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UNESCO HIV and Health Education Clearinghouse

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  1. Children’s representations of school support for HIV-affected peers in rural Zimbabwe

    Background: HIV has left many African children caring for sick relatives, orphaned or themselves HIV-positive, often facing immense challenges in the absence of significant support from adults. With reductions in development funding, public sector budgetary constraints, and a growing emphasis on the importance of indigenous resources in the HIV response, international policy allocates schools a key role in ‘substituting for families’ (Ansell, 2008) in supporting child health and well-being. …

  2. The impact of HIV on children's education in eastern Zimbabwe

    Little is known about how HIV impacts directly and indirectly on receiving, or particularly succeeding in, education in sub-Saharan Africa. To address this gap, we used multivariable logistic regression to determine the correlation between education outcomes in youth (aged 15–24) (being in the correct grade-for-age, primary school completion and having at least five “O” level passes) and being HIV-positive; having an HIV-positive parent; being a young carer; or being a maternal, paternal or double orphan, in five rounds (1998–2011) of a general population survey from eastern Zimbabwe. …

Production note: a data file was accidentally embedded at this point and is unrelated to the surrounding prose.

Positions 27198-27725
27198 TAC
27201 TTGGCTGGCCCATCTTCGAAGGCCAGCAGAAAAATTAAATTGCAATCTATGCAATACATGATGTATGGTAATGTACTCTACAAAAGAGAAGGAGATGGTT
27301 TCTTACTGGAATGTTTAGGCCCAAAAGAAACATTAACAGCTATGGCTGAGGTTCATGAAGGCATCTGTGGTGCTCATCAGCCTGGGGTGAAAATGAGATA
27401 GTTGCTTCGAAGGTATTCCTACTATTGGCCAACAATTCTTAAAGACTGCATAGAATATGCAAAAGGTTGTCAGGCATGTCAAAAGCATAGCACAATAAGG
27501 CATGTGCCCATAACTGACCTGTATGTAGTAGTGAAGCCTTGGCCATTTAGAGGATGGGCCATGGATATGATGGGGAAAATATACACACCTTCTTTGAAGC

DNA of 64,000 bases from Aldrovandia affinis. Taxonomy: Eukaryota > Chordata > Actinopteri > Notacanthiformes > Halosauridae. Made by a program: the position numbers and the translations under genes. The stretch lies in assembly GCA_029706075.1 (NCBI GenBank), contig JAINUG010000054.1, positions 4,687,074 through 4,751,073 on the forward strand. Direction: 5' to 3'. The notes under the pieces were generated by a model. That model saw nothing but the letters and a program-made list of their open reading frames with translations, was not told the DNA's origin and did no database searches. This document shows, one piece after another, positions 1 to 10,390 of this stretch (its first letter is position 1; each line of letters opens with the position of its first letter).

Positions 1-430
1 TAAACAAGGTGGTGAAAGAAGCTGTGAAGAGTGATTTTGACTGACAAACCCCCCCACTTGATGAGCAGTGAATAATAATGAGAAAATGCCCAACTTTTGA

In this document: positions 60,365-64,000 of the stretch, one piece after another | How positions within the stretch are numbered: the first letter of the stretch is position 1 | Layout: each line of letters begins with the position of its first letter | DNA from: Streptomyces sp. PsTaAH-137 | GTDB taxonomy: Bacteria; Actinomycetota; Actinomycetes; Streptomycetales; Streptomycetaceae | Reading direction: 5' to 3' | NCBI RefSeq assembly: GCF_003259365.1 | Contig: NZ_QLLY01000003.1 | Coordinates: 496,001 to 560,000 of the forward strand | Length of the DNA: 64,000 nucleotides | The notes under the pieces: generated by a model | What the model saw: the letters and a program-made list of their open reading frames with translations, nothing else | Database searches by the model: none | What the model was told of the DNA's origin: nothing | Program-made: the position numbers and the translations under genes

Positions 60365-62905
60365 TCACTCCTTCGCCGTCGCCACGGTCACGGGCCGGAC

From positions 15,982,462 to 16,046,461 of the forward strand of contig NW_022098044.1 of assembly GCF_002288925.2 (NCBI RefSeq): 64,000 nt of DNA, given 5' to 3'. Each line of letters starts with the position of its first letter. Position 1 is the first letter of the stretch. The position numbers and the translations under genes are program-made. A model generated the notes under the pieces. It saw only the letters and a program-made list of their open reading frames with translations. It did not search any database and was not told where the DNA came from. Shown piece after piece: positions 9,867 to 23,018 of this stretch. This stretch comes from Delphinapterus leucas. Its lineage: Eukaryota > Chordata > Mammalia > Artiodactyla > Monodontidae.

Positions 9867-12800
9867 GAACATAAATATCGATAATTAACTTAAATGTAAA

3. The Impact of the HIV/AIDS and Economic Crises on Orphans and Other Vulnerable children in Zimbabwe

    Zimbabwe, like most of Sub-Saharian Africa, has been hard-hit by HIV/AIDS. National estimates reported by the Ministry of Health and Child Welfare put the prevalence rates of HIV in the age group between 15 and 49 at 15.3% (WHO, UNICEF, & UNAIDS, 2008). This is one of the highest HIV/AIDS prevalence rates in the world (UNAIDS, 2008). The impact of the pandemic has been so severe that current mitigation efforts fall short of alleviating the situation, especially as it pertains to the plight of children. …

  4. HIV infection and sexual risk behaviour among youth who have experienced orphanhood: systematic review and meta-analysis

    Background: Previous research has suggested that orphaned children and adolescents might have elevated risk for HIV infection. We examined the state of evidence regarding the association between orphan status and HIV risk in studies of youth aged 24 years and younger. Methods: Using systematic review methodology, we identified 10 studies reporting data from 12 countries comparing orphaned and non-orphaned youth on HIV-related risk indicators, including HIV serostatus, other sexually transmitted infections, pregnancy and sexual behaviours. …

  5. PlusNews - Global HIV/AIDS News and Analysis

    This newsletter concerns South African countries. …

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